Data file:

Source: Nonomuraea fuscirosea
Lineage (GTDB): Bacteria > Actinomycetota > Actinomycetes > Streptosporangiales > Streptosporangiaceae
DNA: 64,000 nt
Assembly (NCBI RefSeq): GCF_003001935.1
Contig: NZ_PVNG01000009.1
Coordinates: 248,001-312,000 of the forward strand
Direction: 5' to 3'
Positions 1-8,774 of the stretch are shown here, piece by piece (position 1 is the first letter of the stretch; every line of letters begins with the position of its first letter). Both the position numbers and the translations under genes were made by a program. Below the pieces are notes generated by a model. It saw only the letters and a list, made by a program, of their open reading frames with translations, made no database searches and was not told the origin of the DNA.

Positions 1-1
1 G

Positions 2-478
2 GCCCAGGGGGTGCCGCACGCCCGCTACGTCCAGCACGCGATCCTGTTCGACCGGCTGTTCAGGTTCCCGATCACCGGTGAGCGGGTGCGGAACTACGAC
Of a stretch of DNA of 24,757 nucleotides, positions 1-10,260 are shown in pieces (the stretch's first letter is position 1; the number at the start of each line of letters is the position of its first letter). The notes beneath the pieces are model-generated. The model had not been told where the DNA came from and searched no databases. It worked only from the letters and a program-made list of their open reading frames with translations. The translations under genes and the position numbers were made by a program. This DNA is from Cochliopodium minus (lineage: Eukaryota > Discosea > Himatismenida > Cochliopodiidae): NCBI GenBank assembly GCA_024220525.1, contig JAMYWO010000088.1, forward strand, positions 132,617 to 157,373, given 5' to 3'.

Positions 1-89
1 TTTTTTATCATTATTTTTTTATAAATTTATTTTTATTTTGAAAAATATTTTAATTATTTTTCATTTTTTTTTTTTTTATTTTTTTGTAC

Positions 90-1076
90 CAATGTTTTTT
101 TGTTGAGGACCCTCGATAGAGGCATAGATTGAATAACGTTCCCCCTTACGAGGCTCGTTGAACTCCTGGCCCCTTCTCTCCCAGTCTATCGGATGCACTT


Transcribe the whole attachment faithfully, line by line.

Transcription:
Source: Nonomuraea fuscirosea
Lineage (GTDB): Bacteria > Actinomycetota > Actinomycetes > Streptosporangiales > Streptosporangiaceae
DNA: 64,000 nt
Assembly (NCBI RefSeq): GCF_003001935.1
Contig: NZ_PVNG01000009.1
Coordinates: 248,001-312,000 of the forward strand
Direction: 5' to 3'
Positions 1-8,774 of the stretch are shown here, piece by piece (position 1 is the first letter of the stretch; every line of letters begins with the position of its first letter). Both the position numbers and the translations under genes were made by a program. Below the pieces are notes generated by a model. It saw only the letters and a list, made by a program, of their open reading frames with translations, made no database searches and was not told the origin of the DNA.

Positions 1-1
1 G

Positions 2-478
2 GCCCAGGGGGTGCCGCACGCCCGCTACGTCCAGCACGCGATCCTGTTCGACCGGCTGTTCAGGTTCCCGATCACCGGTGAGCGGGTGCGGAACTACGAC
Of a stretch of DNA of 24,757 nucleotides, positions 1-10,260 are shown in pieces (the stretch's first letter is position 1; the number at the start of each line of letters is the position of its first letter). The notes beneath the pieces are model-generated. The model had not been told where the DNA came from and searched no databases. It worked only from the letters and a program-made list of their open reading frames with translations. The translations under genes and the position numbers were made by a program. This DNA is from Cochliopodium minus (lineage: Eukaryota > Discosea > Himatismenida > Cochliopodiidae): NCBI GenBank assembly GCA_024220525.1, contig JAMYWO010000088.1, forward strand, positions 132,617 to 157,373, given 5' to 3'.

Positions 1-89
1 TTTTTTATCATTATTTTTTTATAAATTTATTTTTATTTTGAAAAATATTTTAATTATTTTTCATTTTTTTTTTTTTTATTTTTTTGTAC

Positions 90-1076
90 CAATGTTTTTT
101 TGTTGAGGACCCTCGATAGAGGCATAGATTGAATAACGTTCCCCCTTACGAGGCTCGTTGAACTCCTGGCCCCTTCTCTCCCAGTCTATCGGATGCACTT